Supporting Maternal Health Staff, Creating Maternal Health Leaders

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By: Faith Muigai, Director of Clinical Operations, Jacaranda Health; Shalmali Radha Karnad, Clinical Programs Manager, Jacaranda Health

This post is part of our “Supporting the Human in Human Resources” blog series co-hosted by the Maternal Health Task Force and Jacaranda Health.

The Lancet’s series Midwifery has raised significant discussion among the global maternal health network on the role and importance of health workers—specifically midwives—in improving maternal, newborn and child health outcomes in low-resource settings. Unquestionably, the variety of interventions implemented to improve maternal and newborn outcomes require a skilled workforce to enact them. To have greater impact in the reduction of maternal mortality, we need to consider improved models for training, professional development, and positive incentives for health professionals and the development of quality health systems.

The 2014 State of the World’s Midwifery Report paints a bleak picture of the maternal health workforce in Kenya. Across the continuum of care—from pre-conception to postnatal and newborn care—the country meets only half of the approximate 40 million necessary clinical consultations annually. There remains a dearth of health professionals—midwives, nurses, or doctors—to meet the needs required to improve maternal and child health indicators in the country.

To meet the health needs of women and newborns, it is important not only to develop a well-trained maternal health workforce, but to develop maternal health leaders. Jacaranda Health provides affordable, quality maternal and newborn health services in peri-urban areas where the population density is high and access to safe maternity care is low. The organization is taking a systematic approach to professional development of its workforce to strengthen technical abilities and competencies in the provision of patient-centered care and provide a pathway for their growth and development as future leaders in the health landscape through:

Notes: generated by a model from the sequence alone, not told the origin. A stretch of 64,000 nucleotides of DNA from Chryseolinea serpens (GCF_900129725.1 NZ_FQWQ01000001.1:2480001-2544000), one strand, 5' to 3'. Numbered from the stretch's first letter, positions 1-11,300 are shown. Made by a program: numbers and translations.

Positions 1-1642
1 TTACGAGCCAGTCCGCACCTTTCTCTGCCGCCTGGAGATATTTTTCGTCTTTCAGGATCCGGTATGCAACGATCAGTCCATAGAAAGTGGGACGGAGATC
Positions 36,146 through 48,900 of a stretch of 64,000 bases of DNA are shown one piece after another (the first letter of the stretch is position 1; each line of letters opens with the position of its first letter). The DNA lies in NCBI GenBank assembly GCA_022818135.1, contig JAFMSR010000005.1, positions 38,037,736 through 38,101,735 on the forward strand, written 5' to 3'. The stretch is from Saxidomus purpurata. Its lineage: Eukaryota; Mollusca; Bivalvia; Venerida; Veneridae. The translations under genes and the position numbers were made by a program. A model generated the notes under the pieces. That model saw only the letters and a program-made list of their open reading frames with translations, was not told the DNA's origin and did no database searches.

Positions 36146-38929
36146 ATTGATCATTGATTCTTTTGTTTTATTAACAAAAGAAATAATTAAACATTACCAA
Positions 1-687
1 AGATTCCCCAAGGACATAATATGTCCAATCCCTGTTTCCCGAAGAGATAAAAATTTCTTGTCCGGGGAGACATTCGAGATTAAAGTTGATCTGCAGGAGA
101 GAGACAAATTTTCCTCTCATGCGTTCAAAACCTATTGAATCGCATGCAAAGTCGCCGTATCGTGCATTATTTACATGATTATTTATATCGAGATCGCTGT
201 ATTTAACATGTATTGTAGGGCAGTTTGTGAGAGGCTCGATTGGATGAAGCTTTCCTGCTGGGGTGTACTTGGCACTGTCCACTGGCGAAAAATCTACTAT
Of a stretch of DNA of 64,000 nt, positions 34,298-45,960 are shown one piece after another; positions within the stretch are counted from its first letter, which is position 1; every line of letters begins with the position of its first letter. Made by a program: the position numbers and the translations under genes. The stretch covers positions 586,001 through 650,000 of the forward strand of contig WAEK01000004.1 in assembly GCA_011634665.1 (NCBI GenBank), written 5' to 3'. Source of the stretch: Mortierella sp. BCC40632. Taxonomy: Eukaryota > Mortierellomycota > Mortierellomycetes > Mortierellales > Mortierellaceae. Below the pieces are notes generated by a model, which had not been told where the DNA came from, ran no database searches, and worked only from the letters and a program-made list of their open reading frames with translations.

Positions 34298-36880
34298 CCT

1. Structured orientation and mentorship: Clinical staff members undergo a 3-6 week on-boarding program comprised of education sessions (clinical and non-clinical topics) and practical skills and drills in their job setting. In addition, new staff members shadow an experienced preceptor-mentor for the duration of their orientation. The preceptor serves as a guide and support through the new staff’s first year.
  2. Performance management: Clinical staff members receive an annual performance evaluation; structured qualitative and quantitative feedback derived from ongoing evaluations throughout the year. These evaluations include audits of adherence to set standards, test scores from continuous training programs, and peer feedback. Staff members identify their areas of strength and weakness, in addition to opportunities for improvement of which they will be evaluated in the upcoming year.
  3. Task-shifting: Support team members—our patient care assistants (PCAs)—are trained-up to assist in delegated clinical tasks; such as, assessments and client education. For example, PCAs can obtain vital signs, perform point of care testing (hemoglobin and blood glucose), and provide patient education on topics including birth and obstetric emergency planning and postpartum family planning—skills normally under a nurse’s scope of practice. PCAs also participate in drills alongside nurses to actively assist in obstetric emergency management. The goals of task-shifting are to both motivate the PCAs to develop their professional skill sets and optimize our midwives’ time in the provision of comprehensive clinical care.
  4. Specialisation: Jacaranda has created processes to develop “champions” in the following areas: paediatric services, skills and emergency management, family planning, quality improvement, management, and customer care. Champions receive additional training and mentoring in their subspecialty areas and subsequently lead professional development of their colleagues and peers in these areas. They are at the forefront to address issues and improve services. This role is an additional tool to professional development.
  5. A professional development ladder: We are in the process of developing a formal career ladder that offers staff a pathway for professional advancement. Our champions and preceptor-mentors are the first step to this process. This will be followed by a training program for charge nurses to take on increasing management opportunities. A final step aims at specialized career tracks to elevate nurses to clinical specialists, researchers, educators, and administrators.

We believe our clinical workforce is a major contributor to our successful outcomes. Through the outlined initiatives, we aim to address health workforce related challenges by focusing on opportunities to improve performance and set a new standard for nursing care in Kenya. Through the testing and dissemination of practical facility-based human resource approaches, we aim to create a new generation of quality-oriented and patient-centered nurse leaders to spearhead the advancement of maternal health initiatives in East Africa.